The aim of this project is to determine whether, in infants with isolated cleft palate, it is better to perform primary surgery at age 6 or 12 months (corrected for gestational age). Gestational age will be assessed based on the date of the last menstrual period and the infant’s date of birth (full term defined as day 1 of the 40th week of pregnancy), thus taking account of prematurity. This research will investigate the effect of the timing of surgery by assessing and comparing speech development outcomes measured across 12 months, 3 years and 5 years of age. In addition, secondary outcomes include growth, perioperative complications, dentofacial development, hearing level and middle ear function.

Methods and analysis


Timing Of Primary Surgery for cleft palate (TOPS) is an international, multisite trial using a parallel arm design aiming to detect whether surgery at 6 months is superior to surgery at 12 months. Infants will be randomised to receive primary surgery for cleft palate using a standardised technique (the Sommerlad technique)23 at either age 6 or 12 months (corrected for gestational age). The study design of TOPS trial is illustrated in figure 1.

Figure 1

Flow diagram of Timing Of Primary Surgery for cleft palate study design.


The trial will be conducted by the cleft palate teams based in centres across the UK, Scandinavia and Brazil. Criteria for selection of sites are based primarily on the ability to enrol a high volume of patients into the trial. A list of the TOPS trial sites is provided in table 1. The cleft team at each centre generally includes cleft surgeon(s), nursing staff, cleft speech and language therapist(s) (SLT), clinical geneticist(s)/paediatrician(s), audiologist(s), orthodontist(s) and psychologist(s)/social worker(s).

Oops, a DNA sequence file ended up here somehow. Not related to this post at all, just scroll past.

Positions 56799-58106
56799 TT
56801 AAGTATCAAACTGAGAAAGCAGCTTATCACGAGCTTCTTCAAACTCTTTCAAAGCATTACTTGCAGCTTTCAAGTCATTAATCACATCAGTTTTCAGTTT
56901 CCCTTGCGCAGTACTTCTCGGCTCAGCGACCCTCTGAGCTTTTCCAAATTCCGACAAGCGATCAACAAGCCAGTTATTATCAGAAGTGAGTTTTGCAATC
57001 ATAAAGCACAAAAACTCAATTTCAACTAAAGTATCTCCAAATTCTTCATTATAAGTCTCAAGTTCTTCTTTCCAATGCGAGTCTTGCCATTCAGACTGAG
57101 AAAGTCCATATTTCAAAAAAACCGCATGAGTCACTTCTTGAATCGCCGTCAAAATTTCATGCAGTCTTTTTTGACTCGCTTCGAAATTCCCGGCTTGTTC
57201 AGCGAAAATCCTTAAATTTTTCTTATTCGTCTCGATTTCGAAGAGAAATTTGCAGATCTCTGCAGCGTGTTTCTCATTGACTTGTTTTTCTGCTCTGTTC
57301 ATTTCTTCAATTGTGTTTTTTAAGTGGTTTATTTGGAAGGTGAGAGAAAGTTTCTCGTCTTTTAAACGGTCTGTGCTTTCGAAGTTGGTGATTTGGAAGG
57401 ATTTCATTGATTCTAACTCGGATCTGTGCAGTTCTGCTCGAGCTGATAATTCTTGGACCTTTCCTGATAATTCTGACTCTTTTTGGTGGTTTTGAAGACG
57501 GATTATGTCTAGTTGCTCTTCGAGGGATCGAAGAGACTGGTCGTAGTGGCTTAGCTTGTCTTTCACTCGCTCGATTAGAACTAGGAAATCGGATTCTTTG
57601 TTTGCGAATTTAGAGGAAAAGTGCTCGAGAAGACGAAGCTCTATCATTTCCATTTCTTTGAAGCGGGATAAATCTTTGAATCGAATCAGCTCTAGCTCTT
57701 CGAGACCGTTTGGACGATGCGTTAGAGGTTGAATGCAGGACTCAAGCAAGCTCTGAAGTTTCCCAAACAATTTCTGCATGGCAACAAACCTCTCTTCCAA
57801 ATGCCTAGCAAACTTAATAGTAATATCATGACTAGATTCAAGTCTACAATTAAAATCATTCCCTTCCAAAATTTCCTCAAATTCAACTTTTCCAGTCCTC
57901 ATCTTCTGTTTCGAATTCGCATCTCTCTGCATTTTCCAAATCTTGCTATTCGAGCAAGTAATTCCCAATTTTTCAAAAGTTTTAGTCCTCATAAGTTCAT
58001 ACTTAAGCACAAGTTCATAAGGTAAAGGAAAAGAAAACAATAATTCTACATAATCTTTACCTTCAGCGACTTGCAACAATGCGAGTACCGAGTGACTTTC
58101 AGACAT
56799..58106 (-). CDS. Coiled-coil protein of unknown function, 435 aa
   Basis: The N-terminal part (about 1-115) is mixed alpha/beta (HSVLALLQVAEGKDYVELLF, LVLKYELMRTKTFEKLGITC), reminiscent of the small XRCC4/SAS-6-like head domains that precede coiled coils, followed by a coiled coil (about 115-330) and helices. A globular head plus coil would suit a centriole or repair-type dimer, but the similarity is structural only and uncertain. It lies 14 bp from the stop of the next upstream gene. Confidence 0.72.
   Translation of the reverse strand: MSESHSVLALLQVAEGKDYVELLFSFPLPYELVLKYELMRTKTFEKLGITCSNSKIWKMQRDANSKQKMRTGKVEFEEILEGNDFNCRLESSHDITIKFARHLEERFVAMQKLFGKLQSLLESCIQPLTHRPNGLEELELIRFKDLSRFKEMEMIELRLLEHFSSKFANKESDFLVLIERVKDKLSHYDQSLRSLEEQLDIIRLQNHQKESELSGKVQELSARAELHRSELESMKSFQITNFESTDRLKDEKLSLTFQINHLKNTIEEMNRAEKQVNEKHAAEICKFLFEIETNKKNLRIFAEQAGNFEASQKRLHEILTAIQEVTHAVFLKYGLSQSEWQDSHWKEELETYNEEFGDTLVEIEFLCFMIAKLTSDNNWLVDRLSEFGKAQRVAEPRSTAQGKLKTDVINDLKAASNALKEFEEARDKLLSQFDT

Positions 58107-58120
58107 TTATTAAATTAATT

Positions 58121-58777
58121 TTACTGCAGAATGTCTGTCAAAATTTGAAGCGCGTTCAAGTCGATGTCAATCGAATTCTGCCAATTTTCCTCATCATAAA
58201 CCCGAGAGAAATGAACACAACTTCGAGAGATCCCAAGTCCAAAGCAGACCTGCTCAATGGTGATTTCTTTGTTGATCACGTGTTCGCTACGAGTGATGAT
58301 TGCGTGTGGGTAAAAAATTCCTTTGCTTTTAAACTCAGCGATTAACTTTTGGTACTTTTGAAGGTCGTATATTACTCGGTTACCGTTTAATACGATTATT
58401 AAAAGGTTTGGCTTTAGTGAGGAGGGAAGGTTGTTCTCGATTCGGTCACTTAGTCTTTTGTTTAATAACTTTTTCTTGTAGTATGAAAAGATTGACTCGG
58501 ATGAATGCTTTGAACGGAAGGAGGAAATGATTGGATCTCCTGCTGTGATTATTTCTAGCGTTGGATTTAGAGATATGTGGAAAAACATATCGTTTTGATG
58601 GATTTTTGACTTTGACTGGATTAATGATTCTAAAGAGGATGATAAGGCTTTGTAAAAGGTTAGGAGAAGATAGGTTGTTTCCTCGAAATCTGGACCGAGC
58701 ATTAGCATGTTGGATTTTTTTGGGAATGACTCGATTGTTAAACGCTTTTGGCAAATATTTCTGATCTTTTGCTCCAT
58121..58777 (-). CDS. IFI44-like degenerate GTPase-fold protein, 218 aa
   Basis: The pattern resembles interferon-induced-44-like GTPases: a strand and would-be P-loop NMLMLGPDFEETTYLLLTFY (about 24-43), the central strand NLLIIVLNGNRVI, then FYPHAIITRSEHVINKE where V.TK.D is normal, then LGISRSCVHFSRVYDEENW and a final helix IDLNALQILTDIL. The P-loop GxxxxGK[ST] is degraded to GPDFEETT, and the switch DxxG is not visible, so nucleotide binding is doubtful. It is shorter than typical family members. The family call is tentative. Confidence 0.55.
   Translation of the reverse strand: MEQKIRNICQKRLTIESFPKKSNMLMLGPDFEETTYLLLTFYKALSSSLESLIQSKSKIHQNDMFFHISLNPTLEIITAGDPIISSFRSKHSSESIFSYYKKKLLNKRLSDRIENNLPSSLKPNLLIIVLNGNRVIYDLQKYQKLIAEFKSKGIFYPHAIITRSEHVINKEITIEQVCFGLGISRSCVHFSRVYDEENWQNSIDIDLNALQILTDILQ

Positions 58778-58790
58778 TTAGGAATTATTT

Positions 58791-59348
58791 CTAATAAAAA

Table 1

Timing Of Primary Surgery for cleft palate trial clinical sites

Eligibility criteria

All infants referred to the participating specialised cleft lip and palate centres are eligible to enter the trial if they meet the following inclusion and none of the exclusion criteria:

  1. Isolated cleft palate.

  2. Medically fit for surgery at 6 months, corrected for gestational age.

  3. Written informed proxy consent.

  4. One parent/carer must be a native language speaker of the majority language in the country of residence.

Infants with any of the following will be excluded from the study:

  1. Consent not obtained.

  2. Infants with severe developmental delay (as measured on DENVER II) or syndromic cleft palate (except Van der Woude syndrome, which can be included if hearing is not affected) will be excluded.

  3. Congenital sensorineural hearing loss or structural middle ear anomalies.

  4. Sommerlad technique could not be performed due to variation in the anatomical presentation.

  5. Infants presenting with submucous cleft palate (defined by the classical triad of signs, bifid uvula, bony defect of the hard palate, muscular diastasis, as described by Jensen et al 24).

  6. Where the language spoken at home by at least one parent is not the majority language in the country of residence.

Since not all syndromic disorders will present prior to recruitment, all participants will undergo genetic testing to exclude chromosome abnormalities at the time of surgery. If a chromosome abnormality or another genetic syndrome is identified later in the study, the data for these participants will be handledas appropriate and in accordance with the presepecified Statistical Analysis Plan. The same will apply if the participant fails the DENVER II developmental test at 3-year follow-up.